What Has Changed in Thirty Years? – An Interactive Discussion
Jewish Action, the Orthodox Union’s quarterly, celebrates its thirtieth anniversary with a number of articles marking the event. An Orthodox high-quality, glossy color publication was ahead of its time in 1985. It anticipated those that would follow, those that have become weekly fixtures in our homes. (In one regard, it continues to lead the pack. I am not aware of any other print publication in the Anglo Orthodox world that allows and encourages a diversity of viewpoints and opinions.)
One of the fascinating articles is a retrospective, collecting the events and trends of the last three decades that have changed Jewish life, both Orthodox and general, for the better or not. Any such list cannot attempt to be complete, and will reflect the interests and personalities of the compilers, especially since they decided to limit the number to 30, in marking the anniversary. They succeeded in capturing a good sense of the triumphs and challenges of the last decades, of showing us how much has changed while so much is the same.
Nonetheless, we can do what they couldn’t, which is to expand the list by opening up the discussion to our readership. Here, then, are the choices of the JA editorial staff (Disclosure: I was asked to provide the text for one of them). I will list them, without providing the fuller explanation that accompany them in the article. (At the time of this writing, the current issue is still not available online.)
- The shift to the GOP
- The Lieberman nomination
- Greater participation of Orthodox men and women in all levels of government
- The Teshuvah movement
- The fall of the Iron Curtain
- Peace treaty with Jordan
- Greater awareness of sexual abuse
- Three Jewish SCOTUS justices
- Growth of English-language seforim
- Depressing statistics on the state of non-Orthodox Judaism
- Black-Jewish relations deteriorate, then rebound
- Israel’s demographic growth
- The persistence of Hamas
- Proliferation of Torah study
- Decline of Conservative Judaism
- Israel as start-up nation
- Digital Torah revolution
- Explosion of Orthodox media
- Sprouting of new Orthodox communities
- Advances for Orthodox women
- Upsurge in North American aliyah
- Sensitivity to the special-needs population
- Evangelical support for Israel
- Addressing the at-risk phenomenon of Orthodox youth
- Day school tuition crisis
- Explosion of campus outreach and education
- The kollel revolution
- The shidduch crisis
What’s missing? A bit of this, and a bit of that. The good, the bad, and the stuff you hope doesn’t make it to the evening news. I will throw out the first ball with a few that I would add if we ignored the 30-item limit:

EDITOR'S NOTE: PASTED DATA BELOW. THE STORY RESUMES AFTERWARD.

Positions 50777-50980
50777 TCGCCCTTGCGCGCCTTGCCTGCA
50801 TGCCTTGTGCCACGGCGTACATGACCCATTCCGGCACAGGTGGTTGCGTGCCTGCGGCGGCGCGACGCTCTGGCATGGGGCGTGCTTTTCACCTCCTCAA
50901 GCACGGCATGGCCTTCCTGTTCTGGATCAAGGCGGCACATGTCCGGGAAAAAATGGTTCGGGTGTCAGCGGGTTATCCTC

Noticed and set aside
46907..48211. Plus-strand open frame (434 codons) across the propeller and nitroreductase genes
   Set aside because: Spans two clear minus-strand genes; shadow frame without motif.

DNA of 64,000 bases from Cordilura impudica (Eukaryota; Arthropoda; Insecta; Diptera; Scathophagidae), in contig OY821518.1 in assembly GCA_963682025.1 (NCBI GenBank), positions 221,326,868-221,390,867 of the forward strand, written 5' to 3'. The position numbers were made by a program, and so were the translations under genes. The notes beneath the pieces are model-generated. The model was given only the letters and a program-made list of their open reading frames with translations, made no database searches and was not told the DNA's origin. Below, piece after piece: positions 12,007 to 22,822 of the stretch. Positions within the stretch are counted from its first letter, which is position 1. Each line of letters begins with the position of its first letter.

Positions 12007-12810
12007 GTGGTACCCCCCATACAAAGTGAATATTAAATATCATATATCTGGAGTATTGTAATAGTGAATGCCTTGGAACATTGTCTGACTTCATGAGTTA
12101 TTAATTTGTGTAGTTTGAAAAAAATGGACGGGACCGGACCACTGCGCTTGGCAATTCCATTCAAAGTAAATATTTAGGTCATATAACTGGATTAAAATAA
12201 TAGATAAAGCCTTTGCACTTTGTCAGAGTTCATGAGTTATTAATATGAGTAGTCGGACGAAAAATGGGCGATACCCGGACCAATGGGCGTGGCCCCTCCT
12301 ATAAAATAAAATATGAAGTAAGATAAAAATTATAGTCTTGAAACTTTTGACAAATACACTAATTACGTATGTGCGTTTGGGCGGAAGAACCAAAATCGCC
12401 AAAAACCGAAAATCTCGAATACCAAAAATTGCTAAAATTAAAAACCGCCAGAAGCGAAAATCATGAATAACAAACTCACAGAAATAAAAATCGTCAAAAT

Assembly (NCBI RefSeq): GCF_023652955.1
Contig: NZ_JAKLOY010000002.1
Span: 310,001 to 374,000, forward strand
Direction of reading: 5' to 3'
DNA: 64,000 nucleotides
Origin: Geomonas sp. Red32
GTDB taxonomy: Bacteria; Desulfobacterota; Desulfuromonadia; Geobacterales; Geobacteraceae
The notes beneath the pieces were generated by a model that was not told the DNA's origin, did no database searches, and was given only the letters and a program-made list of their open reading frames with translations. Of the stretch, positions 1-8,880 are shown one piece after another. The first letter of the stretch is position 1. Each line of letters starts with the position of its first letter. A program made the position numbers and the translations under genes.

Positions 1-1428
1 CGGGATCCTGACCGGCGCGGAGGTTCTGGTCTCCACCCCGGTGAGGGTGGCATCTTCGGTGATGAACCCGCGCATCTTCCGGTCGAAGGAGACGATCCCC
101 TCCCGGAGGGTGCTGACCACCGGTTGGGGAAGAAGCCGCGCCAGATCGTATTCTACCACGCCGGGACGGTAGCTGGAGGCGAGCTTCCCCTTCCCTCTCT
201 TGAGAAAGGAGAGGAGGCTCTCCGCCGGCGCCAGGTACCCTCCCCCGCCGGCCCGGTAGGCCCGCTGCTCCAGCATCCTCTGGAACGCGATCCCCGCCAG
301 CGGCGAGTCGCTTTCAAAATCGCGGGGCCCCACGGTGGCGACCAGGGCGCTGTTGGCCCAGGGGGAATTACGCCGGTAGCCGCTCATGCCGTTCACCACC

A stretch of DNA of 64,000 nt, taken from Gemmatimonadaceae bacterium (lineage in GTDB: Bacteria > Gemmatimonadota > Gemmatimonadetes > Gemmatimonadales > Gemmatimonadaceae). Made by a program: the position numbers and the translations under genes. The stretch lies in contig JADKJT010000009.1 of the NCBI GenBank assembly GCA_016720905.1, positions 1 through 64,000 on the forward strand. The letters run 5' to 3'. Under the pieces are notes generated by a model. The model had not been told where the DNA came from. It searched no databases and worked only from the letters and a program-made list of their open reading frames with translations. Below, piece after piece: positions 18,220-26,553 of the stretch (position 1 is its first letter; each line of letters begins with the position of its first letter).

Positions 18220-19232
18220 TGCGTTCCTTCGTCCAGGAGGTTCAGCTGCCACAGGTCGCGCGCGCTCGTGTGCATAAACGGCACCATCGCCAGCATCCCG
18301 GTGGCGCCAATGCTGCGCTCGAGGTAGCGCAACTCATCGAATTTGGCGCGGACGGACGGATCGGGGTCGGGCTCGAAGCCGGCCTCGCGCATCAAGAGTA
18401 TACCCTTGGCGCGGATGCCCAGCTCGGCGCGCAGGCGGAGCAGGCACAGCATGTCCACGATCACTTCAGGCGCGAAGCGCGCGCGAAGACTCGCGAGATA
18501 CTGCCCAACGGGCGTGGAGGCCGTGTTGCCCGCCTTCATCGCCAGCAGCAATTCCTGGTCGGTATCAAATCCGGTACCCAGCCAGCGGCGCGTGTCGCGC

- The loss of the Torah titans of the last generation: Losing Rav Moshe Feinstein, Rav Yaakov Kamenetsky, Rav Yosef Dov Soloveitchik and Rav Shlomo Zalman Auerbach not only left us bereft of a presence and gadlus that will not be replaced, but it changed the very way we do halacha, and we seek guidance.
- Malaise and skepticism: We’ve become aware of people who affiliate, but not with their hearts and souls. The Modern Orthodox community has had to reckon with the phenomenon of Social Orthodoxy, of those who follow family tradition, but don’t really believe in core values. In the haredi world, we speak of the lack of “connection,” of those who find their kesher with HKBH incomplete and unsatisfying, and privately see themselves as living on the margins. It is no longer youth who are at risk, but adults as well.
- Headline-grabbing scandals: The number of Orthodox Jews implicated in major wrongdoing rises, as does the prison population. Prisons now have kosher kitchens and Daf-Yomi shiurim
- Moving into glass houses: Fully arriving in America means that we no longer fly below the radar, as we did for centuries. Everything that we do, say, and think is open for inspection by our neighbors. Some of us still don’t get that this is not anti-Semitism, but a “privilege” accorded to every group that does things a bit differently.
- Easing into over-the-top materialism: Designer labels, upscale Pesach programs, upgrading vehicles, houses, décor, and wine lists. Our neighbors ask, “Is this what spirituality is supposed to look like?” We don’t always have an answer.
- The Internet: Gradually, the opponents of digital connection are begrudgingly realizing that they cannot prevail. (Last week Hamodia http://hamodia.com/, an arm of the Gerrer Chassidim, quietly went online with a strong and impressive web presence.) Transitioning from digitial immigrants to digital natives has created a host of challenges to the observant family, above and beyond its impact on everyone else out there.
- The shift in Orthodox demographics: The difference in birthrate between MO and haredi families means that the Modern Orthodox are now an increasingly smaller part of the Orthodox world.
- The nature of the Big Tent is in the process of changing: It is too early to tell if the schism between Open Orthodoxy and mainstream Orthodoxy will be complete and final. It does look like parts of the Orthodox far-left will go their own way, either pushed out of the Big Tent, or leaving on their own. At the same time, the parts of the Modern Orthodox world that have taken up the struggle for retention of traditional values are being treated to acceptance by the right-wing world that has not been seen for decades.
We turn the discussion over to our readers. As usual, the comments will be relatively heavily moderated.